It's to the point that you wonder, are these effects even real?
Flat out, they might not be. So tDCS has come under a huge amount of criticism lately. Effects that were there on average in 30 subjects, if you repeat that same experiment, they might not be there in another group of 30 subjects.
One possibility is that the tDCS effects are so tiny that you have to have a very large group of subjects to see them. Another possibility is that the effects of tDCS are actually large, but they're so variable in different subjects that it takes a large number of people to see a small average effect. And we don't really know which one of those is actually the correct answer right now.
But it is real, physiologically?
We're fairly confident that tDCS has a physiological effect on the brain. However even that has actually been a point of controversy recently. Some people have put electrodes in cadavers and said they didn't think enough electricity gets into the brain to actually do anything. But we're pretty confident that there is a neurophysiological effect. Experiments that do tDCS over motor cortex see consistent changes, at the group level, in motor cortex excitability. These effects have been reproducible because you can actually measure the change in motor cortex excitability pretty easily.
I imagine some will respond to the letter that you're just being a sort of a 'nanny neurologist' because you don't have evidence of real harm...
The evidence of harm would be the evidence that you can hurt some cognitive functions with the same stimulation protocols that help another cognitive function. But they're completely correct that we don't have any evidence saying you're definitely hurting yourself. We do have evidence that you're definitely changing your brain. Now, it could be that they’re changing their brain in good ways that have no negative consequences but there's certainly reason to think those brain changes that they're causing do have negative consequences.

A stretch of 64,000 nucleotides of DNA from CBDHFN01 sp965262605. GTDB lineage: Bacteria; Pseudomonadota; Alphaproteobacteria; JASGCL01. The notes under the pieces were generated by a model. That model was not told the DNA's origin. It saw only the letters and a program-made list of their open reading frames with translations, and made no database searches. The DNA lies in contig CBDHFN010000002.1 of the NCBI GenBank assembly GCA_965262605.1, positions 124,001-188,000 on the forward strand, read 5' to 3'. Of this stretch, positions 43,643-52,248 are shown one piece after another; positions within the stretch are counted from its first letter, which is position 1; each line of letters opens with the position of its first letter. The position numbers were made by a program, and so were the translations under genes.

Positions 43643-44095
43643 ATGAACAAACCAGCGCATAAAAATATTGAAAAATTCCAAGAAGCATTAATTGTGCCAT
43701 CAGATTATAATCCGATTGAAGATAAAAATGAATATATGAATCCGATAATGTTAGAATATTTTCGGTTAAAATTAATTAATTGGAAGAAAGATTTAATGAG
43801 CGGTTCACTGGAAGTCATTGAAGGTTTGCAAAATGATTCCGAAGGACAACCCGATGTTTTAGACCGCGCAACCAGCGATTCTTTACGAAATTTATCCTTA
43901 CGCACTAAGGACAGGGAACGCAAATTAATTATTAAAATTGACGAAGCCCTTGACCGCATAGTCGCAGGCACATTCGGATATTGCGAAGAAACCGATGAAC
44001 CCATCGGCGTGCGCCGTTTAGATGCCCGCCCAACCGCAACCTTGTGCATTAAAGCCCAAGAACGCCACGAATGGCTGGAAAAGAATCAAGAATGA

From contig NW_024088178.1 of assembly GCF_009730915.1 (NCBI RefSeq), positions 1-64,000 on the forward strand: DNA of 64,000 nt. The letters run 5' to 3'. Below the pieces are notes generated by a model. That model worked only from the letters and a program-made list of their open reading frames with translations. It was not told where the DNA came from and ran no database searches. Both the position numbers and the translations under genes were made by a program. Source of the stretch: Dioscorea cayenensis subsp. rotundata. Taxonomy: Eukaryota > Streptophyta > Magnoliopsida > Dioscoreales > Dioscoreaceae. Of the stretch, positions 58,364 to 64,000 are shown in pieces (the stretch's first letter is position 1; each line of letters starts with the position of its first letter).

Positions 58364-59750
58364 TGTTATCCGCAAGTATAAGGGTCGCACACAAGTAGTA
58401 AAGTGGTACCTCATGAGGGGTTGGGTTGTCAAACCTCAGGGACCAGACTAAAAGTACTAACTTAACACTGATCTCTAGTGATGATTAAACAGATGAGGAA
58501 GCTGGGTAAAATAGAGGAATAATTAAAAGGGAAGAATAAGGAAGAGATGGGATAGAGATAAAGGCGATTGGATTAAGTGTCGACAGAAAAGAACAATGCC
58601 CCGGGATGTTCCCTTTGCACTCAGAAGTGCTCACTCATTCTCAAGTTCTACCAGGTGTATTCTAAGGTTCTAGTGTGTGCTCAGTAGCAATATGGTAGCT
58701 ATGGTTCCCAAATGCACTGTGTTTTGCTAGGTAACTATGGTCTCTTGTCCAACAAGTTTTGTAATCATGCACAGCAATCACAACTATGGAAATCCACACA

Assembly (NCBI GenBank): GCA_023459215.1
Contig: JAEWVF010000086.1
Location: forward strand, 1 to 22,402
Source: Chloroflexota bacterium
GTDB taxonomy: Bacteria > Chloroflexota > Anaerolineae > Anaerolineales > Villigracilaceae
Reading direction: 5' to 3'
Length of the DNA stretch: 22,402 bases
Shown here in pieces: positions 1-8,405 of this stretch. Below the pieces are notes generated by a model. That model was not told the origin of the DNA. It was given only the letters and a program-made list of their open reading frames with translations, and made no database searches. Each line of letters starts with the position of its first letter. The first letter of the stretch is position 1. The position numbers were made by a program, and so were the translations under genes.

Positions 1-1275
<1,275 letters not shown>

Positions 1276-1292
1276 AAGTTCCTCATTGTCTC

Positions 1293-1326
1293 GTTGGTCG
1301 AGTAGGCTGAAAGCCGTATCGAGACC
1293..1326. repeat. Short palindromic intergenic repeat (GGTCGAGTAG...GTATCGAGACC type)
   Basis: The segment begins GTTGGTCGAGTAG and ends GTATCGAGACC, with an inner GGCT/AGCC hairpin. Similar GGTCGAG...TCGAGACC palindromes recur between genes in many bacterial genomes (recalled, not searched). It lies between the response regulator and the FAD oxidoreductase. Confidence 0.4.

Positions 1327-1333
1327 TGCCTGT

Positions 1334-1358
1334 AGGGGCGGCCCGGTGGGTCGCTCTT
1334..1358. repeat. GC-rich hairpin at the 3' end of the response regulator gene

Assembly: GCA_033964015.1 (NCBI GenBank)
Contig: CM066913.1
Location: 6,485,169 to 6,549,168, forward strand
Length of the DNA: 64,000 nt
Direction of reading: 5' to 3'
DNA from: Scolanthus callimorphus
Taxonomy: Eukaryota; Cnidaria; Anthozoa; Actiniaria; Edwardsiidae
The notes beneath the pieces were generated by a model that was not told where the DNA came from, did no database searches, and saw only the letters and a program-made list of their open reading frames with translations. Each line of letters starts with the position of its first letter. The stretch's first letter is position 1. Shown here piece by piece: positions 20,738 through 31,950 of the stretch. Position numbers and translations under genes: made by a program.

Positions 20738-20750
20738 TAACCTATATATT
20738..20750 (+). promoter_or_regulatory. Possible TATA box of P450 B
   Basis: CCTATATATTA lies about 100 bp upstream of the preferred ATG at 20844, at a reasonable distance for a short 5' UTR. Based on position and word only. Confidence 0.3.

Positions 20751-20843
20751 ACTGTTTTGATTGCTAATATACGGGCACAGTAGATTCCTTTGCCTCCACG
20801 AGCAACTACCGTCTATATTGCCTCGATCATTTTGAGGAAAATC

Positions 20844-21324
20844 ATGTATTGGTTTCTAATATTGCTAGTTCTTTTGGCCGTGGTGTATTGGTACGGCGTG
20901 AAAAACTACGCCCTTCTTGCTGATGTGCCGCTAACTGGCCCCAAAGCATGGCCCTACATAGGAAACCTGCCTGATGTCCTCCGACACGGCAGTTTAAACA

What do you hope the effect of the letter will be?
It's really providing information. People are going to do what they're going to do independent of what a 'nanny neurologist' is going to recommend. So people out there are going to make their own decisions. However, they pay attention to the scientific literature to guide those decisions. What we're trying to do with this letter is provide balance to the scientific literature, so it's not just a constant stream of of papers saying, 'Look at this great thing tDCS can do!' 'Look at this next great thing that tDCS can do!' 'Oh, look at this wonderful effect we got with tDCS!'
It's making it clear to people that there's another side out there, that there are parts that are not emphasized in these papers that someone who is thinking about do-it-yourself tDCS should be aware of. It's also a guide to physicians. We'd like people to go in and ask their primary care doctor or neurologist what they think about this, and physicians might not know what they should base that opinion on. We published this letter in a medical journal, in a neurological journal, to give information both to neurologists but also to people who might be considering whether this would be a good idea for them.